While considering strategies for communication with residents, I thought of many options to gain the needed information for their individualized nutritional care. When entering any resident room, I learned to give the courtesy of knocking and introducing myself. Afterall, this was their home away from home. I made every attempt to talk to them in person and listen intently. If family members or friends were available in person, I included them in our discussion. They often were helpful with filling in missing or additional details. For example, I entered a resident’s room to find his wife was present. While asking questions to the resident, she informed me that he wore dentures and that he would not have them during his stay at the facility for fear of them getting lost. This was valuable information. I made sure we would provide appropriately textured foods for the patient. Right from initial intake, I learned to consider the residents’ cultural backgrounds, as they may not eat or drink certain things due to their beliefs and religious practices. In addition to the residents and their family and friends, another useful source of information was other staff members. Staff could tell what they heard or witnessed about certain habits, likes, or dislikes of the residents.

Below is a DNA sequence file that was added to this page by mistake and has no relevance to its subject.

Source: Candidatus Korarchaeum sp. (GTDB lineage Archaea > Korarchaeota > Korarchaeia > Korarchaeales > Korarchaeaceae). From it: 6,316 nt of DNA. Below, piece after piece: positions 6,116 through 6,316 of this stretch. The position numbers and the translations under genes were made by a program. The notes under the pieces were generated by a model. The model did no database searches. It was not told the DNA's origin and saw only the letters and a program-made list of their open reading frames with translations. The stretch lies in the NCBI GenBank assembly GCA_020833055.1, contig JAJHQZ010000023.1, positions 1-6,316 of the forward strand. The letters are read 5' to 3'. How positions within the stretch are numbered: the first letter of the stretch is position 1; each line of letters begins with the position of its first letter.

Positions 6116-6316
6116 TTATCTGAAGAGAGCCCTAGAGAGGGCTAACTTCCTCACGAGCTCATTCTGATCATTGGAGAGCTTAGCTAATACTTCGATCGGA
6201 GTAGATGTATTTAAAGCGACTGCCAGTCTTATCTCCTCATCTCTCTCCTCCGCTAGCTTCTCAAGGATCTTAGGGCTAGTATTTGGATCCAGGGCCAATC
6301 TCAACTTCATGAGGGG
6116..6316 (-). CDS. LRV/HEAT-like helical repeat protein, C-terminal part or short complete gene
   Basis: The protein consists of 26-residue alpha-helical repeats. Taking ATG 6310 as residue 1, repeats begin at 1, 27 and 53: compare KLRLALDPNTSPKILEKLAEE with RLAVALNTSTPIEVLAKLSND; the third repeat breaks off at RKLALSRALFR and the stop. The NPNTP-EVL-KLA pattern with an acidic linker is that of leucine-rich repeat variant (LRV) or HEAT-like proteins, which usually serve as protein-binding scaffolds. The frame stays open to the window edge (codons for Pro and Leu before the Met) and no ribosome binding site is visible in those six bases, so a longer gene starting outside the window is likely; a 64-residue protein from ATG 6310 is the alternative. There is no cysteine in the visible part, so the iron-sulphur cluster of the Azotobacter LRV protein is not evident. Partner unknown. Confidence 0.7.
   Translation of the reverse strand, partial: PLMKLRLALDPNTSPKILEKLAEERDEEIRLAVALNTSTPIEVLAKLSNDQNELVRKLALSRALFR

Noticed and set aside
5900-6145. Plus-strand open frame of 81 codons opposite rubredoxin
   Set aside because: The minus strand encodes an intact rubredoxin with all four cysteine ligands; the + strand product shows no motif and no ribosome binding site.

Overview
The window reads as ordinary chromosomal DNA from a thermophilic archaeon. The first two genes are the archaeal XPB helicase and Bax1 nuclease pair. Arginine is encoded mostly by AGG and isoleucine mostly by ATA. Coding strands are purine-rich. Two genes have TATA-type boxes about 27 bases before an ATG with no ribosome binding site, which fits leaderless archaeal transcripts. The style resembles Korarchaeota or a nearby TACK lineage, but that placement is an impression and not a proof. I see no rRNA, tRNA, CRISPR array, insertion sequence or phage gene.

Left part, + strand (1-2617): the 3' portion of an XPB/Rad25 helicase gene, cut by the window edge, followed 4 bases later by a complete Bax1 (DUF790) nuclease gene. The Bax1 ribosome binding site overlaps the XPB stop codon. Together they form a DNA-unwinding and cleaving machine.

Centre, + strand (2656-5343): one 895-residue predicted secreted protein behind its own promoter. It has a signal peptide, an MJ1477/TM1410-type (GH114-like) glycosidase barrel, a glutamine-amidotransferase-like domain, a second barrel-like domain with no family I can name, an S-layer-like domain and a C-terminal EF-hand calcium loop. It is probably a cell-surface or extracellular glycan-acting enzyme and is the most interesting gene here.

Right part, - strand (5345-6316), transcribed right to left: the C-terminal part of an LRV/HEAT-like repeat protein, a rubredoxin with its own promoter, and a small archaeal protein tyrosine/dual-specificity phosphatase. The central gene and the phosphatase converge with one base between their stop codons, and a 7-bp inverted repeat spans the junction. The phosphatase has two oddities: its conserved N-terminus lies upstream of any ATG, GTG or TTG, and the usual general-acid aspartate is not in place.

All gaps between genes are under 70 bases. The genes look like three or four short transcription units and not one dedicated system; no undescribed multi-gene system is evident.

When working with residents who were receiving enteral or parenteral feeding, the assessments were geared towards gastrointestinal concerns, labs, and well-being. I had to shift gears when speaking with them for information, since they were not eating by mouth. The formula they received was primarily determined by estimated nutritional needs, and then was adjusted, if necessary, due to health concerns and symptoms from the formula itself or the rate of feeding. Observations of visual physical appearance and measurements were done rather than nutrition focused physical exams due to the fragile nature of the residents in long term care facilities. I reviewed lab results, bowel movement output records, and any pertinent medical records to look for changes in resident status and provided suggestions for a review. I was asked to give my suggestion for a person who had psychological issues and was opening her tube feeding and letting it drain out onto the floor. She was already on nocturnal feeding to assist, but now it wasn’t helping. I recommended giving her bolus feedings to provide her nutritional needs while under supervision.
To conclude, I have been told many times in the internship to “get comfortable with being uncomfortable.” As an intern, going into a room to visit a resident was intimidating at first, especially without looking over the medical records. Also, I initially felt uncomfortable when residents were unhappy, but listening to them was valuable and they had the right to be heard. By the time I finished my rotation, I found comfort in caring for the residents and finding opportunities to get the information needed to help them. I began building relationships and rapport with residents and staff, which was the highlight of my time at Future Care Irvington. I believe with different experiences throughout the University of Maryland internship, I will continue to learn tricks that work to gain the information that I need to best care for those I serve.